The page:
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Latitude/Longitude: 59.907514, 10.7529898
The government wanted the Opera House to be a landmark for Norway as a cultural nation, highlighting the Norwegian Opera and Ballet, and also the foundation for the urban redevelopment of the area.
The Opera won the culture award at the “World Architecture Festival” in Barcelona in October 2008. In April 2009, the Opera House was pronunced the winner of the 2009 “Mies van der Rohe award”, the European Union prize for contemporary architecture.
The operahouse is the realisation of the winning competion entry. Four diagrams, which were part of the entry, explain the building’s basic concept.
The wave wall
Opera and ballet are young artforms in Norway. These artforms evolve in an international setting . The Bjørvika peninsula is part of a harbour city, which is historically the meeting point with the rest of the world.. The dividing line between the ground “here” and the water “there” is both a real and a symbolic threshold. This threshold is realised as a large wall on the line of the meeting between land and sea, Norway and the world, art and everyday life. This is the threshold where the public meet the art.
A detailed brief was developed as a basis for the competition. Snøhetta proposed that the production facitities of the operahouse should be realised as a self contained, rationally planned “factory”. This factory should be both functional and flexible during the planning phase as well as in later use. This flexibility has proved to be very important during the planning phase: a number of rooms and romm groups have been adjusted in collaboration with the end user. These changes have improved the buildings functionality without affecting the architecture.
The competion brief stated that the operahouse should be of high architectural quality and should be monumental in it s expression. One idea stood out as a legitimation of this monumentality: The concept of togetherness, joint ownership, easy and open access for all. To achieve a monumentality based on these notions architect wished to make the opera accessible in the widest possible sense, by laying out a “carpet” of horizontal and sloping surfaces on top of the building. This carpet has been given an articulated form, related to the cityscape. Monumentality is achieved through horizontal extension and not verticality.
The conceptual basis of the competition, and the final building, is a combination of these three elements – the wave wall, the factory and the carpet.
The operahouse is the first element in the planned transformation of this area of the city. In 2010 the heavy traffic beside the building will be moved into a tunnel under the fjord. Due to its size and aesthetic expression, the operahouse will stand apart from other buildings in the area. The marble clad roofscape forms a large public space in the landscape of the city and the fjord.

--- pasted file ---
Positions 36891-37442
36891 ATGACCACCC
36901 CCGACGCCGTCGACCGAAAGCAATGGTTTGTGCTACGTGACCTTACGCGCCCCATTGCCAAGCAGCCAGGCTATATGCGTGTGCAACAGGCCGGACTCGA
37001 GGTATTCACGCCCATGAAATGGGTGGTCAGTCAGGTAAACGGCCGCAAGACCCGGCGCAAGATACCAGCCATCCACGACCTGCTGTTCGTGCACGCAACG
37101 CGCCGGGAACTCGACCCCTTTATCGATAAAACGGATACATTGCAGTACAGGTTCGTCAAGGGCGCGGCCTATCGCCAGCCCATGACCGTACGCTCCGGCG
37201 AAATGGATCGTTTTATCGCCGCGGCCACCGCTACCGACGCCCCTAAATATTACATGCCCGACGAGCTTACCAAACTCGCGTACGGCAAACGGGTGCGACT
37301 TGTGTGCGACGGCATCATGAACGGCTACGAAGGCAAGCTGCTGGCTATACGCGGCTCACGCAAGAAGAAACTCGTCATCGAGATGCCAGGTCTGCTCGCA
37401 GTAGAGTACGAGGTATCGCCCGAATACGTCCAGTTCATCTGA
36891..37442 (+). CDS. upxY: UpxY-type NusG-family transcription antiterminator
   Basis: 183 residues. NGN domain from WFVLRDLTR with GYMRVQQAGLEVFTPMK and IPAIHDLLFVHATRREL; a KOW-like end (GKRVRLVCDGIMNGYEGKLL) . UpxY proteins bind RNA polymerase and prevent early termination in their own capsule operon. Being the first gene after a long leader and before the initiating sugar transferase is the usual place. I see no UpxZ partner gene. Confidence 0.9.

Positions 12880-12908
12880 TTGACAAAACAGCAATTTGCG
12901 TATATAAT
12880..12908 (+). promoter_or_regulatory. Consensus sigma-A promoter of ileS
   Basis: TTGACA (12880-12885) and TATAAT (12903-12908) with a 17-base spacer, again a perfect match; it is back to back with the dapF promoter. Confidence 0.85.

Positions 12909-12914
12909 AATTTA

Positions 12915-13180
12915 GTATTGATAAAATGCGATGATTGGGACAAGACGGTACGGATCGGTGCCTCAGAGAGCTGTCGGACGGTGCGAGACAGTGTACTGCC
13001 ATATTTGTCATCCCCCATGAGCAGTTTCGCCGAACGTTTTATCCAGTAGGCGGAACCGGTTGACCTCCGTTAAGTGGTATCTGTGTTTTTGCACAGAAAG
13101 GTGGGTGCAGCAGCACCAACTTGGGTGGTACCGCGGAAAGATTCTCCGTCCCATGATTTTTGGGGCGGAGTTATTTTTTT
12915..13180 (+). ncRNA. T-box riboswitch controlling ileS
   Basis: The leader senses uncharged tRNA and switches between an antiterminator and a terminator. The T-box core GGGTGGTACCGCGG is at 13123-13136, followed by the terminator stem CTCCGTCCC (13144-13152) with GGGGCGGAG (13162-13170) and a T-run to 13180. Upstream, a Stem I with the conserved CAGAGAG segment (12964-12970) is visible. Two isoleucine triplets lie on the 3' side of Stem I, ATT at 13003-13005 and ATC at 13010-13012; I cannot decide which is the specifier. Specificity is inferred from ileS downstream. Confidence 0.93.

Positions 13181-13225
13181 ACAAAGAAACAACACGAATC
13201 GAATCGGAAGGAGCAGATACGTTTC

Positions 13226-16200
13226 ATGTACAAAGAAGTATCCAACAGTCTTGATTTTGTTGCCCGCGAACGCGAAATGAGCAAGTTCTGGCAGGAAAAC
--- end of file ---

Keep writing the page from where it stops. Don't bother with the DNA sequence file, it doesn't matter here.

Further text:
The public face of the operahouse faces west and north – while at the same time, the building s profile is clear from a great distance from the fjord to the south. Viewed from the Akershus castle and from the grid city the building creates a relationship between the fjord and the Ekerberg hill to the east. Seen from the central station and Chr. Fredriks sq. The opera catches the attention with a falling which frames the eastern edge of the view of the fjord and its islands.
The building connects city and fjord, urbanity and landscape. To the East, the “factory” is articulated and varied. One can see the activities within the building: Ballet reheasal rooms at the upper levels, workshops at street level. The future connection to a living and animated new part of town will give a greater sense of urbanity.
Collaboration with artists
For Snøhetta, close collaboration with artists has always been an important part of building projects. As early as the competition stage, artist were invited in as collaborators, and the wished to continue this from the beginning of the design phase. Snøhetta have tried to avoid having artist apply “decoration” to the architecture, prefering to allow for an open dialogue between artists, artisans and professionals with various approaches to important building elements. With the operahouse, the architect intended that both the large marble clad roofscape and the aluminium clad facades should be approached as collaborative endeavours.
An early collaboration was established for the sone roof with artists: Kristian Blystad, Kalle Grude og Jorunn Sannes. One year later, in accordance with the guidelines for state funding building projects, a committee for integrated artwork was established. This committee engaged the artists Astrid Løvaas og Kirsten Wagle to collaborate on the design of the metal cladding elements.
Choice of materials
The materials, with their specific weight, colour, texture and temperature, have been vital to the design of the building. Snøhettas architecture is narative. It is the materials which form the defining elements of the spaces. It is the meeting of the materials which articulates the architecture through varied detail and precision.
In the operahouse, three main materials were specified as early as the competition entry: White stone for the “carpet”, timber for the “wave wall”, and metal for the “factory”. During the continued work on the project, a fourth material, glass, which allows for the exposure of the underside of the “carpet”, has been given specific attention.
Created by: Anna Varakli
Voice transcription: Vanesa Souli
Direction: Maria Anagnostou
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